How to Recognize Your Implicit Bias

When it comes to implicit bias, it's important to recognize our own prejudice and to be conscious of its presence in our daily lives. Discovering a bias does not always mean one is racist, sexist or homophobic � rather, it implies that our brains have adopted a narrative as a shortcut. It's important to explore the source of these unconscious attitudes and to make an effort to step into the shoes of another person � this can help foster psychological flexibility and compassion.

Impact of Implicit Bias Training Programs

A meta-analysis of implicit bias programs has found that they often don't make the bias go away. Instead, these types of trainings can actually have a detrimental effect on those from under-represented backgrounds, making it more difficult for them to succeed. In order for programs to be effective, they must focus on teaching participants to manage their biases, change their behavior, and track their progress.

Managing and Reducing Bias for Long-Term Impact

The Harvard Business Review recommends trainings that go beyond just educating participants about their biases. It's not realistic to look for a 'magic list' of ways to become immune to implicit bias, but taking the time to recognize our own prejudices can help us become better informed individuals. We can also take conscious action to reduce our biases, making for a lasting and valuable impact.

Challenging Unconscious Biases

Although it may be difficult to become aware of personal biases, it is worth the effort. With knowledge of cognitive bias and proper steps to overcome it, individuals and organizations can help prevent perpetuating bias in the recruitment process.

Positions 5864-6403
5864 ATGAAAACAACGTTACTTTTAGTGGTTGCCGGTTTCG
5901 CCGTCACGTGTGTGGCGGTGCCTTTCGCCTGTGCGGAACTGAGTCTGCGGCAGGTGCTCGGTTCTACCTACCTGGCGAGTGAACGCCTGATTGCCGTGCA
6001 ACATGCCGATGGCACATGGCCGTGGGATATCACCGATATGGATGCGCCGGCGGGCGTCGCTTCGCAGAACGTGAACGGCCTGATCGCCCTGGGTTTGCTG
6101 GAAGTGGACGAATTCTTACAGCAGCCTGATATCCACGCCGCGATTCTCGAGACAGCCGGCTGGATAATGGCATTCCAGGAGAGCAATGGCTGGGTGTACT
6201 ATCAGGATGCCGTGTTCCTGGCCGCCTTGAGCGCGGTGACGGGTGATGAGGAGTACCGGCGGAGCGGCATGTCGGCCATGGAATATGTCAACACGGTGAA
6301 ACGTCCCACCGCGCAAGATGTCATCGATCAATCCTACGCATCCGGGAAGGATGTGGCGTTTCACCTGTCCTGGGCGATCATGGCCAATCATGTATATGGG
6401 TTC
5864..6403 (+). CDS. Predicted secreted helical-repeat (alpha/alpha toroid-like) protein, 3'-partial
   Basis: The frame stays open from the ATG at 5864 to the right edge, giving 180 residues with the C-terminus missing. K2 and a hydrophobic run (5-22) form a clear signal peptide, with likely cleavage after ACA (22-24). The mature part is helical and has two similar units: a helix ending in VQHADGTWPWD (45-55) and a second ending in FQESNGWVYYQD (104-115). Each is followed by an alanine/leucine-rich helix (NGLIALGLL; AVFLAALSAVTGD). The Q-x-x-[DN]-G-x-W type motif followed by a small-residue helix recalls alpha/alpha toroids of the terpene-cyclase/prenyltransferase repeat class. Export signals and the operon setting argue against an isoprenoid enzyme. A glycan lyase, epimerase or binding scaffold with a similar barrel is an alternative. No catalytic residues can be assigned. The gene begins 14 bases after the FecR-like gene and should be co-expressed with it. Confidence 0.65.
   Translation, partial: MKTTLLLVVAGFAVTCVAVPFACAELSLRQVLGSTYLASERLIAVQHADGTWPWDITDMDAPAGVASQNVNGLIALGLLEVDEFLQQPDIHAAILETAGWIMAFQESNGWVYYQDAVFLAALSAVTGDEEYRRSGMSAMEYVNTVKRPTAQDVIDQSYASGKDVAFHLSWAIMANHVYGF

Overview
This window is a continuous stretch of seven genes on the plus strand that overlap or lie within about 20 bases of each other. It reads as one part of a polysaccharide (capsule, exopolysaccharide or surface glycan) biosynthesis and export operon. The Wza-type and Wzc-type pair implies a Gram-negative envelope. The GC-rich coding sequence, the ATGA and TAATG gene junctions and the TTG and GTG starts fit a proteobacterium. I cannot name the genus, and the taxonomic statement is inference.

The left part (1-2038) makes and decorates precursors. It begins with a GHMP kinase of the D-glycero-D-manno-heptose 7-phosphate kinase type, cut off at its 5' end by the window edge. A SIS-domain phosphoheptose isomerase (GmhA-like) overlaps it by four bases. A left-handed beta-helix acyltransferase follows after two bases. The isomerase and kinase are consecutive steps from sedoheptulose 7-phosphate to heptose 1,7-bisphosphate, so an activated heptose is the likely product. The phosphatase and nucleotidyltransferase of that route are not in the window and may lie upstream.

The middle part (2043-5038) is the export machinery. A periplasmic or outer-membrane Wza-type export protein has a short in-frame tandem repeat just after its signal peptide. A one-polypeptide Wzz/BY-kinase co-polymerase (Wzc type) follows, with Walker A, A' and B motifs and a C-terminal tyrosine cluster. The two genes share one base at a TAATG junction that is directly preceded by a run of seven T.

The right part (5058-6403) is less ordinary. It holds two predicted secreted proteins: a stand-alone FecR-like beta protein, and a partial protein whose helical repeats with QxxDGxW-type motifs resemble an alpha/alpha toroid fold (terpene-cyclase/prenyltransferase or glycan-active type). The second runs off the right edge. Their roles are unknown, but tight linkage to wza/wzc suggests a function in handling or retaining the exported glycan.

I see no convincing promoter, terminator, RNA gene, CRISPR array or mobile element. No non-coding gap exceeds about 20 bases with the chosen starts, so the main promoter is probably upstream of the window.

What is Cognitive Bias?

Cognitive bias is a preconceived notion or thought that affects our decisions. It is typically formed by our past experiences, social conditioning, and other environmental factors. It is essential to understand these biases to recognize where they come from and how to control the behaviors that result from them.

Recognizing and Preventing Biases

Recognizing and preventing biases in the recruitment process is paramount in order to create a diverse team. It is also important to be aware of gender bias when it comes to women occupying leadership positions and the effect of this bias on women leaving the tech industry. Furthermore, proximity bias is a bias that often goes unnoticed when teams are separated. To combat this, it is important to recognize this tendency and strive to treat everyone equally.


Challenging unconscious biases helps create a more inclusive environment. By understanding cognitive bias, individuals and organizations can take steps to recognize and prevent biases in the recruitment process, open the door for women to assume leadership positions, and strive to treat everyone fairly.